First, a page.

But of course, there are plenty of other scenarios in which I might want to hide things in the editor. Let’s say I have a class with several fields to configure:

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Bindable Values

Let’s say I want Script B to perform some logic whenever a variable in Script A changes. It’s a pretty basic problem, but unfortunately, one that is rarely given the attention it deserves. I’d like to discuss some of the common ways of approaching the task, and share one of the tools I use to make my implementations easier and more consistent.

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Custom Script Templates

I hate busywork. Whenever I add a new script to a Unity project, it comes with some requisite amount of whitespace cleanup, re-commenting, and other housekeeping I need to do just to get ready to start writing code. Luckily, that boilerplate code isn’t baked into Unity, it comes from a template that, get this, you can replace.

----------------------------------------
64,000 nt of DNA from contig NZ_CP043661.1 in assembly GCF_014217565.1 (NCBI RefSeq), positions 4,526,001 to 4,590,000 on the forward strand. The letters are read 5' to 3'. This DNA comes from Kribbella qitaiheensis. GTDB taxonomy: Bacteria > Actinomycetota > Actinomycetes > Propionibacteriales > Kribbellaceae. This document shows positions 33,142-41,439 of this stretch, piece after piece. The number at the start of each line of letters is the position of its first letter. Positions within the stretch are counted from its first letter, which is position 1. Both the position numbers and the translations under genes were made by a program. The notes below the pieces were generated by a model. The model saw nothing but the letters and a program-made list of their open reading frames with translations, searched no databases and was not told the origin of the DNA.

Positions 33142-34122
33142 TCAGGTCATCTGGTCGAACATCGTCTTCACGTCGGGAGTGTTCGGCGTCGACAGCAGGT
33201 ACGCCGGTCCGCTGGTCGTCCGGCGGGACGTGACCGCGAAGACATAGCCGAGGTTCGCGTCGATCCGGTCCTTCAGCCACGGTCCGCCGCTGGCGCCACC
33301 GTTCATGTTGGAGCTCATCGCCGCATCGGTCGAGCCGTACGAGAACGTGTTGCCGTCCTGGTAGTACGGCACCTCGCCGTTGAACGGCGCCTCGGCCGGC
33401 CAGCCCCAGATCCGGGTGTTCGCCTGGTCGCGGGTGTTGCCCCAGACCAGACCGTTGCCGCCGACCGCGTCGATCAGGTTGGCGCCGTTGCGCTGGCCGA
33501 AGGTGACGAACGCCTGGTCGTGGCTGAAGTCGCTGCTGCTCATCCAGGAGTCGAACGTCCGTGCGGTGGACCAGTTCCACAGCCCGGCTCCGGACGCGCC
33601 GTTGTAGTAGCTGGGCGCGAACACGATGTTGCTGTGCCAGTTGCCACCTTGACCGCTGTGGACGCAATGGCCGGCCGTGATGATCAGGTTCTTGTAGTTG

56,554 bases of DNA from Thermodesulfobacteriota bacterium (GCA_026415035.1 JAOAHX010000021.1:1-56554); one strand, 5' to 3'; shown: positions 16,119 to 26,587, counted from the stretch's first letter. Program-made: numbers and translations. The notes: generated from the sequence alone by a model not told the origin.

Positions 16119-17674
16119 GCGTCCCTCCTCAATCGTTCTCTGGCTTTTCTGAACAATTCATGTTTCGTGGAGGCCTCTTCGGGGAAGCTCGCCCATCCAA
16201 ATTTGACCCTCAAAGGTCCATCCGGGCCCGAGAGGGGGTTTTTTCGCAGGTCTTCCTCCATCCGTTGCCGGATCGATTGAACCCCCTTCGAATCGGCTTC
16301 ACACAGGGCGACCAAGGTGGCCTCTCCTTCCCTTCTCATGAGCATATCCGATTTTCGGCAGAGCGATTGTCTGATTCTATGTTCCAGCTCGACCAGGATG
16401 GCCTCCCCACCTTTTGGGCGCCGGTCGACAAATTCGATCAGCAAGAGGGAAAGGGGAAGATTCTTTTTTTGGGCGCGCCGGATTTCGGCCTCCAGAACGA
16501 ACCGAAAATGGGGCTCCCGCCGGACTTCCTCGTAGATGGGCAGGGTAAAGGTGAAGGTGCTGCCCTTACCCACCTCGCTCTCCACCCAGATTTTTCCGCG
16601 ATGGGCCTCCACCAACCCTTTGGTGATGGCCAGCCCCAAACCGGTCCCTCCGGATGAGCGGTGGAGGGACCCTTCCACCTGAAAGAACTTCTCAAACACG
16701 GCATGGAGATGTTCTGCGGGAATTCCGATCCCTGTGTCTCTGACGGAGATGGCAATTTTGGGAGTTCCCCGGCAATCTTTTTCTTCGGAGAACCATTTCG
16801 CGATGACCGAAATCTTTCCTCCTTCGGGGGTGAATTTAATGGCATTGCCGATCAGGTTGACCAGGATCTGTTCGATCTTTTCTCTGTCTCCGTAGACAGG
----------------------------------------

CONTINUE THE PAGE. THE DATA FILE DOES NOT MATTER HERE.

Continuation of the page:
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Setting up a Framework Directory

The first step to creating a great reusable development framework is to have a way of effortlessly sharing code across multiple projects. This is a little trickier than one might expect in Unity. Assets need to be a part of the project directory to be usable. Initially, I tried to follow the Asset Store model, exporting reusable assets as a Unity package and importing that into new projects. Unfortunately, this was a maintenance nightmare. Every minor update required a new export and a gaggle of imports.

I decided a better approach was to use symbolic links. This allowed me to maintain a single Framework folder, and with a tiny bit of setup, for that folder to appear seamlessly in all of my Unity projects.

Here’s how it works: